How long did it take Equifax hack­ers to steal 143 mil­lion cus­tomer records? Based on how long it took me to trans­fer 200 Hawai­ian va­ca­tion pho­tos, it must have taken them months. How did no one no­tice?

Popular Mechanics (South Africa) - - How your world works -

WE’LL GET TO your an­swer, but wait a sec: You took only 200 pho­tos on your Hawai­ian va­ca­tion? You ei­ther pos­sess an un­com­monly dis­ci­plined shut­ter fin­ger, or you’re ex­tremely dif­fi­cult to im­press. Steam­ing vol­ca­noes? Shim­mer­ing sands? Swivel­ing hula dancers? For us, 200 pic­tures is ad­e­quate cov­er­age of a three-year-old’s birth­day party. Not in­clud­ing the cake. Your pho­to­graphic par­si­mony aside, the time it takes hack­ers to down­load records de­pends on how large the files are. A photo con­tains a heck of a lot of data; a text file list­ing your name, ad­dress, so­cial se­cu­rity num­ber, etc., would be far smaller – es­pe­cially given that the data could be com­pressed. “If the name ‘Sam’ ap­pears a mil­lion times, I don’t need to store it ev­ery time,” ex­plains Vyas Sekar, an as­so­ci­ate pro­fes­sor of elec­tri­cal and com­puter engi­neer­ing at Carnegie Mel­lon Univer­sity. “I can just store one and say, ‘Ev­ery­thing here refers to ‘Sam.’ ” Poor Sam. We asked three ex­perts to guess how large the files might be, and how long it would take Boris J. Hack­er­vich to siphon off 143 mil­lion records. Sekar sug­gested a file size of 20 kilo­bytes per record, which he con­sid­ered gen­er­ous. Col­lec­tively, he said, the stolen data would equate to about 800 Net­flix movies, which could slip out the back door in about two and a half days. Herb Lin, se­nior re­search scholar at the Cen­ter for In­ter­na­tional Se­cu­rity and Co­op­er­a­tion at Stan­ford Univer­sity, went with a more mod­est in­di­vid­ual file size of 1 KB, which would wrap ev­ery­thing up in about a day. On the other end of the spec­trum is Thomas Kil­bride, a se­cu­rity con­sul­tant at Ioac­tive, a cy­ber­se­cu­rity firm that re­cently made head­lines by hack­ing a per­sonal-as­sis­tant ro­bot and turn­ing it into a stab­bing ma­chine. Kil­bride used a worst-case es­ti­mate of 250 KB per record, com­ing up with a down­load time of 38 days.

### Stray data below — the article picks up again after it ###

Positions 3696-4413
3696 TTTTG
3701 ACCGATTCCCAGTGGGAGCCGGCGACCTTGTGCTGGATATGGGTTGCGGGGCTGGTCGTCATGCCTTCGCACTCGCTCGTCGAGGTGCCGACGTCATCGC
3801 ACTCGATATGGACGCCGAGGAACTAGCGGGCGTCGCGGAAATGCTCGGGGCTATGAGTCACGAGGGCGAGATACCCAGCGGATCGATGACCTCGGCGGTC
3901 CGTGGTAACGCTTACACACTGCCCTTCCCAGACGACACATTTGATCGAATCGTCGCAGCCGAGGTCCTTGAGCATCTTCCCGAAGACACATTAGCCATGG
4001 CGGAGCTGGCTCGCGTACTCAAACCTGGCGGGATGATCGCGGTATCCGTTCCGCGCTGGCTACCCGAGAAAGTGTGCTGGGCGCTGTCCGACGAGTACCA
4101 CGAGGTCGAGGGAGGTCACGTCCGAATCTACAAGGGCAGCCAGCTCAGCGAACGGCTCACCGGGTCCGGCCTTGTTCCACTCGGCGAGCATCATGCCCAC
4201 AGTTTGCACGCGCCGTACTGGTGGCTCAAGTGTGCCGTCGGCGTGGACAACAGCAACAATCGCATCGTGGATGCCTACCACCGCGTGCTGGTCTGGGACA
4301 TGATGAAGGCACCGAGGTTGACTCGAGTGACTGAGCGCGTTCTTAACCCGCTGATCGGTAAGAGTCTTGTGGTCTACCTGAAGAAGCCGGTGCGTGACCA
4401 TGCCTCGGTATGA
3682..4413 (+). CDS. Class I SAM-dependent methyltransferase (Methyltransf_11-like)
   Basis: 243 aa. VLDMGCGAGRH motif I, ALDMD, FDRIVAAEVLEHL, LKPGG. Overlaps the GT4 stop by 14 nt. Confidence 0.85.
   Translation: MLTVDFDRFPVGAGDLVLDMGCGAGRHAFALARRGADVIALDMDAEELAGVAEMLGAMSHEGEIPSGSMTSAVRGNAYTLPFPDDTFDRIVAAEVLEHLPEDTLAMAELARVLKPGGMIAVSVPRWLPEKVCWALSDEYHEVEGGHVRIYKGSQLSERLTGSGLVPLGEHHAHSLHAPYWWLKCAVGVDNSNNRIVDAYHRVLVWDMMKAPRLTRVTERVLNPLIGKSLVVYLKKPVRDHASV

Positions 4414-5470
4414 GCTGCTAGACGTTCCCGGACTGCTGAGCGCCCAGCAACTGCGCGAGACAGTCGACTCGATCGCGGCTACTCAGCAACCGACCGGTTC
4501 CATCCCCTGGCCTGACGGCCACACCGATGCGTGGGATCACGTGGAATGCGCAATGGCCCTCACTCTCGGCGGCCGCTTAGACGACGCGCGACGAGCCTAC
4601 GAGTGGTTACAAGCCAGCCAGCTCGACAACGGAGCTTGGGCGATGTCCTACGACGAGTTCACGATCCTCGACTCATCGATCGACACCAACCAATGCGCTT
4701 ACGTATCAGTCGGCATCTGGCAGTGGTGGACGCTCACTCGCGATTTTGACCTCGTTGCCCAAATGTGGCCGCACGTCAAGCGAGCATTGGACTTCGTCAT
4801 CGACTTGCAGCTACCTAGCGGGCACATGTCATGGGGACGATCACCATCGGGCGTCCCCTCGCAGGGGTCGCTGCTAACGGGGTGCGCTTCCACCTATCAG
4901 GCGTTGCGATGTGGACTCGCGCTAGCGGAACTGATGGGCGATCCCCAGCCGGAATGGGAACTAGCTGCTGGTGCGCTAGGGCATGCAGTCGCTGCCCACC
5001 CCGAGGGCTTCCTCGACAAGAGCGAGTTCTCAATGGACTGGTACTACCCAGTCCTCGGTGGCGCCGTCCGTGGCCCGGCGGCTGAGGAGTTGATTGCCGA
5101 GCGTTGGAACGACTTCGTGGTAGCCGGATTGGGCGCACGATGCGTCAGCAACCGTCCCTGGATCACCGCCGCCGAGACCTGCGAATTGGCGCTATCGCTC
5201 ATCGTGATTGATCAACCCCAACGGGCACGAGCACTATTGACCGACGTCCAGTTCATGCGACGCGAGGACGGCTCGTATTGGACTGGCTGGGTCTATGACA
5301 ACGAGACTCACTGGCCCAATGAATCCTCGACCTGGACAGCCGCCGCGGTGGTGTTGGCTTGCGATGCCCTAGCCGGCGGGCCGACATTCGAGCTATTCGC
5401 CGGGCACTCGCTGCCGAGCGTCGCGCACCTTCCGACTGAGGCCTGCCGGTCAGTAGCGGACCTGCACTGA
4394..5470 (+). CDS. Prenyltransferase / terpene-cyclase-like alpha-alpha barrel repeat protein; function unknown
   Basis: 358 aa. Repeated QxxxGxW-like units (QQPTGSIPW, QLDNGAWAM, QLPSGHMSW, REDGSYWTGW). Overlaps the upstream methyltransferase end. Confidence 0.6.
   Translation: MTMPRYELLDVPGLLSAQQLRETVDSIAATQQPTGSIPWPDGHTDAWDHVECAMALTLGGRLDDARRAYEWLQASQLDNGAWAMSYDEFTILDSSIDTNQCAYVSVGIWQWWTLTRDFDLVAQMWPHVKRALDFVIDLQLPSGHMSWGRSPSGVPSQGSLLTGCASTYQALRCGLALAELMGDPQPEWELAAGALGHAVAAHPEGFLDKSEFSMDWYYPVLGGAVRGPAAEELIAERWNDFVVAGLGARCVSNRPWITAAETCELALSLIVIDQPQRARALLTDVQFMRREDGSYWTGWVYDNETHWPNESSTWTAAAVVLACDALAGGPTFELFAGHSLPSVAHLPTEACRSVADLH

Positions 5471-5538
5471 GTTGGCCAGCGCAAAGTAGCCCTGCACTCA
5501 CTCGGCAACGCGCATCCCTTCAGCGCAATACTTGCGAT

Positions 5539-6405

What­ever the file size, it’s clear that the full data theft couldn’t take place within a sin­gle It-se­cu­rity-of­fi­cer’s smoke break. How can hack­ers con­ceal such long-term larce­nies? They might re­frain from tak­ing all the data from one place. “They prob­a­bly divvy it up among mul­ti­ple ma­chines so each one’s send­ing a small chunk,” Sekar says. “At no sin­gle point will it ac­tu­ally look like an anom­aly.” Lin adds that they might choose to ex­tend the theft over a pe­riod to avoid de­tec­tion: “Let’s say you spread it out over 100 days,” he says. “Now you’re only trans­fer­ring 1 gi­ga­byte a day, and that’s just not very much.”

More­over, Kil­bride says, “An at­tacker may en­crypt the out­bound traf­fic to make it dif­fi­cult to dis­tin­guish from le­git­i­mate traf­fic.” Trans­fer­ring a small file wouldn’t look that dif­fer­ent from up­load­ing some­thing to Drop­box. “As a se­cu­rity ad­min­is­tra­tor, if I start flag­ging ev­ery­body who’s send­ing some­thing to Google Drive, I’ll get a ton of false pos­i­tives and have a lot of an­gry users,” Sekar says. Then again, if you let cy­ber­crooks saunter off with sen­si­tive data on al­most half the peo­ple in the coun­try, you’re go­ing to have a lot of an­gry cus­tomers. It’s a dif­fi­cult trade-off, of course, and one that too many com­pa­nies ap­pear to mis­cal­cu­late. We might as well all un­plug, move to Hawaii, and try a lit­tle harder to ad­e­quately doc­u­ment our new sur­round­ings.

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